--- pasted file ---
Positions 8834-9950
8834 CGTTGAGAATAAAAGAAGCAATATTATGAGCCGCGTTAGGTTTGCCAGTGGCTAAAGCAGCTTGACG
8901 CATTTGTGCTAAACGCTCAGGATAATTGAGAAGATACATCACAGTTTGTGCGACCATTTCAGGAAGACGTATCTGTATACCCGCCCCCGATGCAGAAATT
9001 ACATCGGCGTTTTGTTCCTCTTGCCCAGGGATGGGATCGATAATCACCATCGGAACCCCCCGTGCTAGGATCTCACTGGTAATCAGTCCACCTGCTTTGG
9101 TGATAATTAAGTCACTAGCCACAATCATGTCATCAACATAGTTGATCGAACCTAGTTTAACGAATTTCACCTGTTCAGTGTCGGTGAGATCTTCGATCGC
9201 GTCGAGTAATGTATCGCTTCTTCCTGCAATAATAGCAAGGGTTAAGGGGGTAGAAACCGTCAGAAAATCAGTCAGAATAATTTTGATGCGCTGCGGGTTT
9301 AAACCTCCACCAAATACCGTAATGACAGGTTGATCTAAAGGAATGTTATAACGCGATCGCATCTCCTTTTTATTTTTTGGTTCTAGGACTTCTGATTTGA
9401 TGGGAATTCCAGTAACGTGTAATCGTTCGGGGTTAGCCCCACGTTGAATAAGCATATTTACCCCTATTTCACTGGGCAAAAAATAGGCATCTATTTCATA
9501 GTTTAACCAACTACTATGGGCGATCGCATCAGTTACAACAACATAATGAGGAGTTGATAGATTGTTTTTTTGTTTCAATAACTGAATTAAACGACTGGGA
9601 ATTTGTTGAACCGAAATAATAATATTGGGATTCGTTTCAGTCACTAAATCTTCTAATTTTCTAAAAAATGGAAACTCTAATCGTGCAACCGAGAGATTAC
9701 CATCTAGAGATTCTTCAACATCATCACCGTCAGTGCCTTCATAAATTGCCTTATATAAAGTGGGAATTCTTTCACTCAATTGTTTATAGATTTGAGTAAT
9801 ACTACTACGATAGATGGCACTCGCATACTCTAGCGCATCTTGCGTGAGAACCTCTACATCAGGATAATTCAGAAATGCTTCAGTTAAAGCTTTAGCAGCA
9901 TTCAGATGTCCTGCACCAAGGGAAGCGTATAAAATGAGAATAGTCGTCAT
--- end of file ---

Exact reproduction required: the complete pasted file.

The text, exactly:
Positions 8834-9950
8834 CGTTGAGAATAAAAGAAGCAATATTATGAGCCGCGTTAGGTTTGCCAGTGGCTAAAGCAGCTTGACG
8901 CATTTGTGCTAAACGCTCAGGATAATTGAGAAGATACATCACAGTTTGTGCGACCATTTCAGGAAGACGTATCTGTATACCCGCCCCCGATGCAGAAATT
9001 ACATCGGCGTTTTGTTCCTCTTGCCCAGGGATGGGATCGATAATCACCATCGGAACCCCCCGTGCTAGGATCTCACTGGTAATCAGTCCACCTGCTTTGG
9101 TGATAATTAAGTCACTAGCCACAATCATGTCATCAACATAGTTGATCGAACCTAGTTTAACGAATTTCACCTGTTCAGTGTCGGTGAGATCTTCGATCGC
9201 GTCGAGTAATGTATCGCTTCTTCCTGCAATAATAGCAAGGGTTAAGGGGGTAGAAACCGTCAGAAAATCAGTCAGAATAATTTTGATGCGCTGCGGGTTT
9301 AAACCTCCACCAAATACCGTAATGACAGGTTGATCTAAAGGAATGTTATAACGCGATCGCATCTCCTTTTTATTTTTTGGTTCTAGGACTTCTGATTTGA
9401 TGGGAATTCCAGTAACGTGTAATCGTTCGGGGTTAGCCCCACGTTGAATAAGCATATTTACCCCTATTTCACTGGGCAAAAAATAGGCATCTATTTCATA
9501 GTTTAACCAACTACTATGGGCGATCGCATCAGTTACAACAACATAATGAGGAGTTGATAGATTGTTTTTTTGTTTCAATAACTGAATTAAACGACTGGGA
9601 ATTTGTTGAACCGAAATAATAATATTGGGATTCGTTTCAGTCACTAAATCTTCTAATTTTCTAAAAAATGGAAACTCTAATCGTGCAACCGAGAGATTAC
9701 CATCTAGAGATTCTTCAACATCATCACCGTCAGTGCCTTCATAAATTGCCTTATATAAAGTGGGAATTCTTTCACTCAATTGTTTATAGATTTGAGTAAT
9801 ACTACTACGATAGATGGCACTCGCATACTCTAGCGCATCTTGCGTGAGAACCTCTACATCAGGATAATTCAGAAATGCTTCAGTTAAAGCTTTAGCAGCA
9901 TTCAGATGTCCTGCACCAAGGGAAGCGTATAAAATGAGAATAGTCGTCAT